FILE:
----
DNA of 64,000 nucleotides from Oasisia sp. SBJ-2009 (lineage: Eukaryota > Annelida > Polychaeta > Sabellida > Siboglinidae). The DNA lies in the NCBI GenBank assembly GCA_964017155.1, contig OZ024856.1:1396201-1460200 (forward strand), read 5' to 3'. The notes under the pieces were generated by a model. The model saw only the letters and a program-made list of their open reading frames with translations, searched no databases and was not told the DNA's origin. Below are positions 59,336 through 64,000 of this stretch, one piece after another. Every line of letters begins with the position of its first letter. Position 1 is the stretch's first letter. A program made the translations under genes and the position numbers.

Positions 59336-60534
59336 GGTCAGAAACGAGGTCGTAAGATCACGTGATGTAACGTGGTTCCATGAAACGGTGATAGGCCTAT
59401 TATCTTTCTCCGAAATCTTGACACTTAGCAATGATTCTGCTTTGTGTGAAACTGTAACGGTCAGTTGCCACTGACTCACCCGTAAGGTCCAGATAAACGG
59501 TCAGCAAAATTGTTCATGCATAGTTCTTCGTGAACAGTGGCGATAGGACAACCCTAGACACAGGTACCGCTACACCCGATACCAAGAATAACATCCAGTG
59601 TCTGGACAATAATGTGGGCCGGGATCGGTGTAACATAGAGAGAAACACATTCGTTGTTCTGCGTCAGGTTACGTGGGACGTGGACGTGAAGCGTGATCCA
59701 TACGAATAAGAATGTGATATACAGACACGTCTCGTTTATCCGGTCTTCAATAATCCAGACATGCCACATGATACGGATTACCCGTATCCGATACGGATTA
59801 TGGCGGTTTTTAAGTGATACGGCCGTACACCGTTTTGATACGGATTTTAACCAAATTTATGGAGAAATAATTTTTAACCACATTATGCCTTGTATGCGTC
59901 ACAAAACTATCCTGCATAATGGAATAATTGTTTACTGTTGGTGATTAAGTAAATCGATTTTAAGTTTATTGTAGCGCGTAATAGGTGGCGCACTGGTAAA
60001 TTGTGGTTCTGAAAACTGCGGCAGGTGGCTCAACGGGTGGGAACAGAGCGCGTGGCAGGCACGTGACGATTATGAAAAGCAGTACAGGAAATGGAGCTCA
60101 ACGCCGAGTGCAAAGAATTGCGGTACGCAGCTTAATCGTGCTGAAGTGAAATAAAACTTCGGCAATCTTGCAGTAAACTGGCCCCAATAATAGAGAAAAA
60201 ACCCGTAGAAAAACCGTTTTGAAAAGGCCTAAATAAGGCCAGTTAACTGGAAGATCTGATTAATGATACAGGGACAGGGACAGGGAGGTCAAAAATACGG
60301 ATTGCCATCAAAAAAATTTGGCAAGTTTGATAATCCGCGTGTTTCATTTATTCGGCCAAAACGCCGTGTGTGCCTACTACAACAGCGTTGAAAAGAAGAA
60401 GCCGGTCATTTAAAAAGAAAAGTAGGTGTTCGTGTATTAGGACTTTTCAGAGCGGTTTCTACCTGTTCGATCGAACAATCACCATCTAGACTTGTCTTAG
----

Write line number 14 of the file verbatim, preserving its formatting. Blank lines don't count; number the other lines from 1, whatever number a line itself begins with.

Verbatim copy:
60401 GCCGGTCATTTAAAAAGAAAAGTAGGTGTTCGTGTATTAGGACTTTTCAGAGCGGTTTCTACCTGTTCGATCGAACAATCACCATCTAGACTTGTCTTAG